2b. Between Barack Obama and Mitt Romney, who do you think would be worse regarding social freedom issues such as gay marriage, free speech, school choice, and reproductive rights? I would say “by far Romney” if I were judging solely by his statements during the presidential campaign. But given his record of flip-floppery on many of these issues, it is hard to say which way he’ll blow once he assumes office. He could turn out to be really bad or not-so-bad but I think he’ll be worse than Obama under any circumstances. And that’s not necessarily because Obama is any less prone to flip-floppery (witness his handling of the gay-marriage issue), but because his progressive base is somewhat more freedom-oriented on these issues (with the exception of school choice) at the moment.
2c. Between Barack Obama and Mitt Romney, who do you think would be worse regarding foreign policy, military interventions, and the global war on terror (including domestic restrictions on civil liberties)? The left is prone to humanitarian wars and the right to wars from (alleged) national interest. That said, I think Romney will be infinitely worse on this issue. He has remained alarmingly consistent in his calls to peg defense spending to 4 percent of GDP so that “no one would ever dare to mess with the America” or words to that effect. His constant sabre-rattling against Iran to distinguish himself from Obama and court the GOP’s hawkish faithful is truly alarming.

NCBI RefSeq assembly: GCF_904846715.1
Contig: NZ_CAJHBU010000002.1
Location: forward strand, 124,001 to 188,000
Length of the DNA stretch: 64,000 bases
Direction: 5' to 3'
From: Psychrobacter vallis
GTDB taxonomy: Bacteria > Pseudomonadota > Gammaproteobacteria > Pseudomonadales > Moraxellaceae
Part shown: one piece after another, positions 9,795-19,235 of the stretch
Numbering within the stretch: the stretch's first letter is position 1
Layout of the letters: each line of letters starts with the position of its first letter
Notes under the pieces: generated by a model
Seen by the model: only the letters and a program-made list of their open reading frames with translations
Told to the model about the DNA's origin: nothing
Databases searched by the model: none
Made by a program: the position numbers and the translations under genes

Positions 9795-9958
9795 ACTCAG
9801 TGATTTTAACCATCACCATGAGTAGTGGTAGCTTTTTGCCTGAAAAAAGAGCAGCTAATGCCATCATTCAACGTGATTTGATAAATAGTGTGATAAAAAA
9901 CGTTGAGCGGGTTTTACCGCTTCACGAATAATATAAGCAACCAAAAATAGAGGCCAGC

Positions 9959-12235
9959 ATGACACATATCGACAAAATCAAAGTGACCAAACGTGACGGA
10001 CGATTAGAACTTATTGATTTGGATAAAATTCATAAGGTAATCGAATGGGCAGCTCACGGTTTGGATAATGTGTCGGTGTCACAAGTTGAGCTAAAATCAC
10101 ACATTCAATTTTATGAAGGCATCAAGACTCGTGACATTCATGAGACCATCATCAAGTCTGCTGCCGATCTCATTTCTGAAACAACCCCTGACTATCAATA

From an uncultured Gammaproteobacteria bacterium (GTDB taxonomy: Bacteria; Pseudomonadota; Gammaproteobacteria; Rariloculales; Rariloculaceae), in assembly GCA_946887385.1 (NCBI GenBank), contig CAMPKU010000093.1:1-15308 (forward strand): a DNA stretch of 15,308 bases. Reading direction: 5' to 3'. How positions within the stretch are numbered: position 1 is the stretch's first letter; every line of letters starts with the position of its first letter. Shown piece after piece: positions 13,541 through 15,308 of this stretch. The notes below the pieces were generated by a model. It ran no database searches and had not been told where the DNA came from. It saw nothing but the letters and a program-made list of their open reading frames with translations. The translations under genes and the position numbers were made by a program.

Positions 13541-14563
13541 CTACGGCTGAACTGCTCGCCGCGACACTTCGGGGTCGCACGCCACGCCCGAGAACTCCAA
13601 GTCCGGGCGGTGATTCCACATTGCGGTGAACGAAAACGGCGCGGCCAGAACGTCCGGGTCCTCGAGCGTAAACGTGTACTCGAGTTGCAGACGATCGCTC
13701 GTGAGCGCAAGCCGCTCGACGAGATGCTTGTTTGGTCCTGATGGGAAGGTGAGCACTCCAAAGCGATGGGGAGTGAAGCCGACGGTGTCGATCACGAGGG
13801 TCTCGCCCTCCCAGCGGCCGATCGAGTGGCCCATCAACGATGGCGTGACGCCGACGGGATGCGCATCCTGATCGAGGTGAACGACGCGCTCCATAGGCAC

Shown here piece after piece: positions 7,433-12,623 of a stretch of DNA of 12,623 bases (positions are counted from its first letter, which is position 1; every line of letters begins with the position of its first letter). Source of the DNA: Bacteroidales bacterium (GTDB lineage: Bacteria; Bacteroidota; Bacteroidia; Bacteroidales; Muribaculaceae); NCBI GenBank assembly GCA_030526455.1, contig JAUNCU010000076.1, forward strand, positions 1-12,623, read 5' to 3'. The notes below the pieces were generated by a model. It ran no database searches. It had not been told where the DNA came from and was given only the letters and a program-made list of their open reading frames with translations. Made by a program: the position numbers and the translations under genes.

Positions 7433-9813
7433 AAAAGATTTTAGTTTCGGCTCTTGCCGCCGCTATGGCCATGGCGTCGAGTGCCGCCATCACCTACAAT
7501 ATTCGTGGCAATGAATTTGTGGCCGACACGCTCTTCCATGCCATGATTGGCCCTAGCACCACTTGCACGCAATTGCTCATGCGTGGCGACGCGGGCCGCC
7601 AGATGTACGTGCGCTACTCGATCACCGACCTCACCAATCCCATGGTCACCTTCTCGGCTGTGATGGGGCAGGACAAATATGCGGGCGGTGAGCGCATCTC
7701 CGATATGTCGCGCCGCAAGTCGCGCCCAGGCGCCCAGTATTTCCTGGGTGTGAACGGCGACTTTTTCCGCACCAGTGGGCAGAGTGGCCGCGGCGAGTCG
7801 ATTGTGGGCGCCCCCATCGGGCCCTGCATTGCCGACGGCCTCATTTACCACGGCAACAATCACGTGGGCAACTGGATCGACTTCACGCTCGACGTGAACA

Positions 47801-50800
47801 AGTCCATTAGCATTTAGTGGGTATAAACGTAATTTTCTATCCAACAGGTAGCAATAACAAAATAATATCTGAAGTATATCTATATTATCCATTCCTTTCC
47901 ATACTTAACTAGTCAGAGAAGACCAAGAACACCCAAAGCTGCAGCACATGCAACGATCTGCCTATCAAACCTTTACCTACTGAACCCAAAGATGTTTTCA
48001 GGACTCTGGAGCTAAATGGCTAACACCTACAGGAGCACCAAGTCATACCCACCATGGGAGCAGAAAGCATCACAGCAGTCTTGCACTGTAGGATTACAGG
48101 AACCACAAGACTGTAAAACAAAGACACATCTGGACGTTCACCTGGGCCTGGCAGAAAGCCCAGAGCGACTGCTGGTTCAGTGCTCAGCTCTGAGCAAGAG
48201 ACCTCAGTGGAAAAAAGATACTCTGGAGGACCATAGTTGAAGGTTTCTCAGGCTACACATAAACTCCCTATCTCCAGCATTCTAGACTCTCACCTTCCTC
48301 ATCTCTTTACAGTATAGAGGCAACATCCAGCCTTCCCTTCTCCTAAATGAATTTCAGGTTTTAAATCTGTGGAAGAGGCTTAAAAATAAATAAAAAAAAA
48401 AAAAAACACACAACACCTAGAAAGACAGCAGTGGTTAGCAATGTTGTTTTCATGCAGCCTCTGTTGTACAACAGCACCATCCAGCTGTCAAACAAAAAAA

3. Who did you vote for in 2000, 2004, and 2008? I wasn’t a citizen in 2000. I voted for Bush against Kerry in 2004 and didn’t vote for either Obama or McCain (or the Libertarian Party nominee Bob Barr) in 2008.
4. Apart from the presidency, what do you think is the most important race or ballot initiative being decided this fall? The union-backed constitutional amendment in Michigan called Proposition 2 or the “Protect Our Jobs” ballot initiative. Not only will it turn public unions into something of a super-legislature when it comes to collective bargaining issues in Michigan, it will also permanently stop Michigan from becoming a right-to-work state. What’s more, if successful in Michigan, it could become labor’s blueprint to pre-emptively ban or scrap right-to-work laws in the 22 other states that allow legislative action through referendums and ballot initiatives.
5. Reason's libertarian motto is "Free Minds and Free Markets." In contemporary America, is that notion a real possibility or a pipe dream? It is a question of moving incrementally toward a progressively freer society – not establishing some final utopia. I am not a Hegelian who believes that history will ever culminate in one rational moment; I am a Hayekian who believes history will move human societies toward greater freedom, prosperity and happiness as they discover existing injustices and irrationalities and correct them without ever reaching some final state of perfection. History is a discovery process no less than markets.